T2B29: Cliden 2
The Green New Deal
|Rajesh Kasturirangan||Dec 8, 2020|
Can plants think? Do they talk to each other? What does communication mean when it takes place between trees of different species with fungi acting as their channel?
This lovely piece on Suzanne Simard’s work will give you plenty to think about.
The Green New Deal
In yesterday’s update I talked about Climate Realism, i.e., response to climate driven by interests rather than values. The two aren’t unrelated; changing moral frameworks change interests too: say you recognize that
women deserve the vote and that
they need to be given equal wages for equal work
These are moral shifts, but once they begin to be enacted, the interests of women have to be taken into account in the distribution of budgetary allocations: day care subsidies are now a legitimate topic of interest for example. In this scheme, values change the story, and interests seal the deal. Therefore, the key task of political visionaries is to articulate new values that can drive new interests.
The Green New Deal is exactly that kind of slogan - conveying both values and interests. Value: sustainability; Interests: jobs.
Just as I looked at Biden’s challenges in the China-US relationship through the lens of the Belt and Road Initiative, the BRI, I will look at climate change and the Biden’s challenges in responding to it through the Green New Deal.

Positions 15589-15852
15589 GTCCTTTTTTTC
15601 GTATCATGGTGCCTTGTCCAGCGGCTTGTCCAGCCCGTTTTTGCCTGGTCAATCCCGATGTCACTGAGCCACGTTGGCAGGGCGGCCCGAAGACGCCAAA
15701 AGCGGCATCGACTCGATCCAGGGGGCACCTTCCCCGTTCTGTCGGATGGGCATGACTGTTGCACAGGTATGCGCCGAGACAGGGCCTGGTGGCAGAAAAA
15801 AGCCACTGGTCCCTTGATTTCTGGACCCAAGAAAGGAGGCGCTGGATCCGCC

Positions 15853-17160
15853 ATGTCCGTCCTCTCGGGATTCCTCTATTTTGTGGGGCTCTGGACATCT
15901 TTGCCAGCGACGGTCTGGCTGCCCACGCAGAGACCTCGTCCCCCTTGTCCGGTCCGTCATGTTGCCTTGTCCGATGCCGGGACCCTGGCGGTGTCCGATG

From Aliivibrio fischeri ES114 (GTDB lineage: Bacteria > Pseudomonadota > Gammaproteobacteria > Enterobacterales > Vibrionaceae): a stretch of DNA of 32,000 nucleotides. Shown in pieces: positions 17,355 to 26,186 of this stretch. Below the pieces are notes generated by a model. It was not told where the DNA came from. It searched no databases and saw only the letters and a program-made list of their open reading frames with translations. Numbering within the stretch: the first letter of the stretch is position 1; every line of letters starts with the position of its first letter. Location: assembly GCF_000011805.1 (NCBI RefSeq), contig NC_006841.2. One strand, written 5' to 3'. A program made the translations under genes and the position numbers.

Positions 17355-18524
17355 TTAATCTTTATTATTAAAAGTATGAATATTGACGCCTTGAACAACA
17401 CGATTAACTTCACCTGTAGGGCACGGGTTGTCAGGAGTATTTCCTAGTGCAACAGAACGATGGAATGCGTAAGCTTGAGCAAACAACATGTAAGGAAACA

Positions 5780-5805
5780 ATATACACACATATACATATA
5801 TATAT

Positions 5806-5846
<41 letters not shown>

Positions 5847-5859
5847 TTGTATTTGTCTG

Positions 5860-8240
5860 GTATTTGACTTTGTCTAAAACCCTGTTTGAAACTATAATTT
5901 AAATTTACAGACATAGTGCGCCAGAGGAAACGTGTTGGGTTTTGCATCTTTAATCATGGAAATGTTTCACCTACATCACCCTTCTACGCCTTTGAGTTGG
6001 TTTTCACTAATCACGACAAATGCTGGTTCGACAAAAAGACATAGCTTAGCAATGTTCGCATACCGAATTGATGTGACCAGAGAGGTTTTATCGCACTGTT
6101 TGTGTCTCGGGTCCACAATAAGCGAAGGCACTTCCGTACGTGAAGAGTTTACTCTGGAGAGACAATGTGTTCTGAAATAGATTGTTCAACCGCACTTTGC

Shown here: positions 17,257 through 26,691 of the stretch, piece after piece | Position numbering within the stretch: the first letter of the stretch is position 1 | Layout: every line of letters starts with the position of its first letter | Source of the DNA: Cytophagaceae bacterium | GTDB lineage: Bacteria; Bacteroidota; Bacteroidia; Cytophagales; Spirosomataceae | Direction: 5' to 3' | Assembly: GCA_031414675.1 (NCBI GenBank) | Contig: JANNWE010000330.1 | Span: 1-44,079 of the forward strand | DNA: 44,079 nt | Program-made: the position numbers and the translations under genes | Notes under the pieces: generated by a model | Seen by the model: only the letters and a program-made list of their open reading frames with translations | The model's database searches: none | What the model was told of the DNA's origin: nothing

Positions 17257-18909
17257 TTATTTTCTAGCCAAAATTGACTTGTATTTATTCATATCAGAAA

Not least because Kamala Harris, Senator and soon to be VP, is one of the Senate sponsors of the GND.
The Democrats have a difficult but exciting task ahead: of convincing American voters that massive state investment in new green technologies, in retraining American workers to work in these sunrise industries and in jobs that have higher wages are worth the expansion of government and the sunsetting of fossil fuel infrastructure (without disturbing the lifestyle that came from burning fossil fuels).
The GND is not a radical policy by any means. It’s not saying what many people think is truly needed: degrowth and the dismantling of the capitalist world system.
So we have a situation analogous to the world a hundred years ago:
We have an increasingly authoritarian fossil fuel capitalism.
We have the liberal democratic GND framing of the human condition.
We have degrowth and ecologization as the radical alternative.
The GND world is a twist on a largely familiar world: it accounts for (encourages?) great power rivalry and takes capitalist competition for granted.
Fossil fuel authoritarianism is a planetary suicide pact, one that we might end up signing. Ecologization is what we really need, but it may not be viable in the absence of widespread collapse.